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More VAR Controversy In Scottish Football

You know you’re in trouble when a football manager is seen as the voice of reason. But that’s exactly where we find ourselves after the latest kerfuffle over officiating—and VAR—in the Scottish Premiership.

camera for VAR in scottish football

The Full Scottish

On Sunday, after a debatable red card and even more debatable penalty contributed to Celtic’s 2-0 defeat to Hearts at Tynecastle—and Hoops manager Brendan Rodgers called out the match and VAR officials by name in his post-match remarks—advocates for Scotland’s referees have called for an in-person meeting to clear the air.

The idea was actually first proposed by Rangers bench boss Phillipe Clement, whose own club was involved in its own refereeing controversy in January.

The Scottish Senior Football Referees’ Association issued a statement earlier this week alleging “disproportionate and personal” criticism of its members in the aftermath of Rodgers’ remarks and warning of potential “personal safety” issues facing match officials.

The statement was released 24 hours after Rodgers publicly accused match ref Don Robinson and VAR official John Beaton of “incompetence.” The Irishman, and Celtic, are likely to face SFA punishment over the remarks.

In January, the Hoops’ Ibrox rivals asked Crawford Allan, the governing body’s head of refereeing operations, for Willie Collum to be taken off their matches after a league defeat at Parkhead in December.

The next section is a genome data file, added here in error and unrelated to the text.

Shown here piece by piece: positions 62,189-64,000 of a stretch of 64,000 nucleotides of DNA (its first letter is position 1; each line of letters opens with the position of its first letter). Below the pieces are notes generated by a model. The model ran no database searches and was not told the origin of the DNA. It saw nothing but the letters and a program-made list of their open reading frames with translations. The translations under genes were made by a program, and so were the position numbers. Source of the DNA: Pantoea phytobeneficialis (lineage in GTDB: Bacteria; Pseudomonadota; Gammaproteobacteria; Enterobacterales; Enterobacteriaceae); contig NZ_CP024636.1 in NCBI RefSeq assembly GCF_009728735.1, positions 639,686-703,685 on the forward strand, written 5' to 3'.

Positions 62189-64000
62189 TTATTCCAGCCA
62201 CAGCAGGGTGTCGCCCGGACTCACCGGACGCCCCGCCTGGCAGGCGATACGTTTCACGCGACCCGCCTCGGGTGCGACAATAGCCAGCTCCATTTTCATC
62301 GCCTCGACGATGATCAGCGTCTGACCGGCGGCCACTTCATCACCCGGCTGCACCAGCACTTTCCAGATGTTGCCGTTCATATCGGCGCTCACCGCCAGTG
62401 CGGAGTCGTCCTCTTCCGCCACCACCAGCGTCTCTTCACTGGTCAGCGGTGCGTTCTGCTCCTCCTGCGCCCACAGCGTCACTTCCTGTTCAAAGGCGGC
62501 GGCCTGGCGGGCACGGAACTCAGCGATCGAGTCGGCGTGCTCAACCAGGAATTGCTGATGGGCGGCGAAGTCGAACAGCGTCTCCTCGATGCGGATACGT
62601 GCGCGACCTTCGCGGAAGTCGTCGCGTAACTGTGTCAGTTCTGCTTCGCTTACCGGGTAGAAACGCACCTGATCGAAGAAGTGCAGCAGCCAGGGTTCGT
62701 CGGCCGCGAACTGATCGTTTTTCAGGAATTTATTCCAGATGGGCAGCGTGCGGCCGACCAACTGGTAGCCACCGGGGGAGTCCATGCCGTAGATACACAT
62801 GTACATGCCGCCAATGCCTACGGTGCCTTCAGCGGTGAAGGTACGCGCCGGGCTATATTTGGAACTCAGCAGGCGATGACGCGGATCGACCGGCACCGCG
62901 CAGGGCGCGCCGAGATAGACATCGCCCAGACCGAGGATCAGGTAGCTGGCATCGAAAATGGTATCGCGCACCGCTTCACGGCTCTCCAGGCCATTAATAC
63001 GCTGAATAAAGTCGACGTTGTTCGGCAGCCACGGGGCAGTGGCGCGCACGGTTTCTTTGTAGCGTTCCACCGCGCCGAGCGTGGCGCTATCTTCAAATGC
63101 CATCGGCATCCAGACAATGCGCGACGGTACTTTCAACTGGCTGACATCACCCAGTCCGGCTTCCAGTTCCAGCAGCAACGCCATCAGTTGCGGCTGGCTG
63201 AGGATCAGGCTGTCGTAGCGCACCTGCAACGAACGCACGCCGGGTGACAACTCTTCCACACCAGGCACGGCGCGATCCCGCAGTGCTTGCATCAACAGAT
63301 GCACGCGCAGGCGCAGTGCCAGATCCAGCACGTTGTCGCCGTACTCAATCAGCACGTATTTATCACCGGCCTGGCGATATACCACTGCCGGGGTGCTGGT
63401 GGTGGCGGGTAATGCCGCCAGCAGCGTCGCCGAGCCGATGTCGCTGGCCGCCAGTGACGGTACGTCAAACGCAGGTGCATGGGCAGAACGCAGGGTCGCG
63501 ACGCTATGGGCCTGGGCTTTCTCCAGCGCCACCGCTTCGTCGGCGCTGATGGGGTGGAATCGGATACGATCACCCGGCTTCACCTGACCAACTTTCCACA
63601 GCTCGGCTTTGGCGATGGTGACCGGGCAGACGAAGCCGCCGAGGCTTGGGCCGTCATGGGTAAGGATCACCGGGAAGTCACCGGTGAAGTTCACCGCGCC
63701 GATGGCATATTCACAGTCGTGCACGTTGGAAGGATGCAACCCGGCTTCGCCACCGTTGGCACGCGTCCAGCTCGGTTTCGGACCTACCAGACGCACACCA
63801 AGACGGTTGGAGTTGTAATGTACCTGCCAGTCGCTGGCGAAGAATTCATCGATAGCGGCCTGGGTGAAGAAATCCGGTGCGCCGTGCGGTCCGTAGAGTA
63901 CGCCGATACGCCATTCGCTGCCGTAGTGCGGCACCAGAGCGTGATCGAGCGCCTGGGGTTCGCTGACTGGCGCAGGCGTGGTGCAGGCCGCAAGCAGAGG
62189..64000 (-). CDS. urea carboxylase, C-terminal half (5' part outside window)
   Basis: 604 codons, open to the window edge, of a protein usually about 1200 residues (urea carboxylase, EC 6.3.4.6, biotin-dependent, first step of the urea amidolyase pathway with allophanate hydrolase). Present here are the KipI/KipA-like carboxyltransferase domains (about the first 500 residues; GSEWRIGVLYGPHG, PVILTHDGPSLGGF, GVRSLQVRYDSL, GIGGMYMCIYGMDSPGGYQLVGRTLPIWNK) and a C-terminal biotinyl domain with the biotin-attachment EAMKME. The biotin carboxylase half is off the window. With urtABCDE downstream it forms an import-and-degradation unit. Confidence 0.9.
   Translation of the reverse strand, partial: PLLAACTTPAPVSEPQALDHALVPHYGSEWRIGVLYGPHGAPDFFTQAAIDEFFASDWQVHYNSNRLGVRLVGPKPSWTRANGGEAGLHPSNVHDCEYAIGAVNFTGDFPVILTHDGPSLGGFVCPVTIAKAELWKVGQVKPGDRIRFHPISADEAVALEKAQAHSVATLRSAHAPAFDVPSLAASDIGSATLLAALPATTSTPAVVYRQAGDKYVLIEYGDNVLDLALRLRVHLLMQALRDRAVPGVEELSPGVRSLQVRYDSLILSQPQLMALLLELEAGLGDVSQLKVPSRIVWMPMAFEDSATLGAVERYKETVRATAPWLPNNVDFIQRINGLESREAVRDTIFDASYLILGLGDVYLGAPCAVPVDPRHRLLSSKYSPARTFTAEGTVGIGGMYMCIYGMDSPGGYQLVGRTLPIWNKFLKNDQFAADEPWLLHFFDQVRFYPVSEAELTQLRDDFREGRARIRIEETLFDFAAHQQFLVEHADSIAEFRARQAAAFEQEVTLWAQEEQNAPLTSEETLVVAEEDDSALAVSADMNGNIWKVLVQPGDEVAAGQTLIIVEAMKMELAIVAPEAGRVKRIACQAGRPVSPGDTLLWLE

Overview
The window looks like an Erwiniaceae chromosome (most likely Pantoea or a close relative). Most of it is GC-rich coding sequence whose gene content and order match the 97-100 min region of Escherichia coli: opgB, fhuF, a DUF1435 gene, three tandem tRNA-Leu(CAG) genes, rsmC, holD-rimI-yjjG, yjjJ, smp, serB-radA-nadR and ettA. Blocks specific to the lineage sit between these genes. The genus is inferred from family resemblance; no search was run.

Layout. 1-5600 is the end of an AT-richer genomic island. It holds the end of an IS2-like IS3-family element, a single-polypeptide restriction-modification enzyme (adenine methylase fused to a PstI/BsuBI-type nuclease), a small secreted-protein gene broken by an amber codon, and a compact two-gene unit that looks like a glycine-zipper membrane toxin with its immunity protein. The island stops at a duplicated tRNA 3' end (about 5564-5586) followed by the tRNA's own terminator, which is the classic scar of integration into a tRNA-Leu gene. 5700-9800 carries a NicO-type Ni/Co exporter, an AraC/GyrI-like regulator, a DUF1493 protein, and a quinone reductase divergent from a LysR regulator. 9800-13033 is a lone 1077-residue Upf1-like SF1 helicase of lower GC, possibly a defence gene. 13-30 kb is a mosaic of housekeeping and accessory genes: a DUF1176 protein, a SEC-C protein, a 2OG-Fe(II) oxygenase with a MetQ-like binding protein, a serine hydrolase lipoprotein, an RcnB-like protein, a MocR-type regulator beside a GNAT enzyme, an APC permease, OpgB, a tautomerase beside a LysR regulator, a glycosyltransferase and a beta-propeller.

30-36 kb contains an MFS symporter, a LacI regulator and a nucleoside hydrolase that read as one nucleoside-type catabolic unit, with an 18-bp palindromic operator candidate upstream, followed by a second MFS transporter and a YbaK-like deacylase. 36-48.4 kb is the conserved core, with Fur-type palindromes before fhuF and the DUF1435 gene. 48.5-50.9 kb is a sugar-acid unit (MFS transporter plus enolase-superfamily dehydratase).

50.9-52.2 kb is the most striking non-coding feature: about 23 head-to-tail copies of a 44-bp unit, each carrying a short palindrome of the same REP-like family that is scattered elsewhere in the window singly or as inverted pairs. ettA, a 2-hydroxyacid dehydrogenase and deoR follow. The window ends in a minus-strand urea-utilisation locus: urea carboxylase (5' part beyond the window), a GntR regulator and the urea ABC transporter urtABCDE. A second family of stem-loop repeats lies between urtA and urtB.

A few weeks later, in February, Clement indicated he would like to have a private meeting with his fellow managers and referees to “share opinions.” Whatever that means.

VAR was supposed to provide clarity on key calls and reduce refereeing error. Instead, the technology has often served to raise more questions, while causing annoying delays during matches. Human error—and potential bias—have always been an issue. No camera angles will completely eliminate them from the game.

Whether Robinson and Beaton got those key calls wrong at Tynecastle depends on the beholder. We’ve seen arguments for and against in the press for days now. That said, the SFA denied Celtic’s appeal of the red card against Yang. And there is no remedy for an incorrectly awarded penalty.

Supporters, and managers, have a right to feel aggrieved when their teams are adversely affected by poor refereeing decisions. But these things tend to even out over the course of a season. Keep that in mind if you’re considering a social media post threatening the safety of a referee.

Meanwhile, let’s bin VAR. The old way wasn’t perfect, but at least it easier to live with simple human error.

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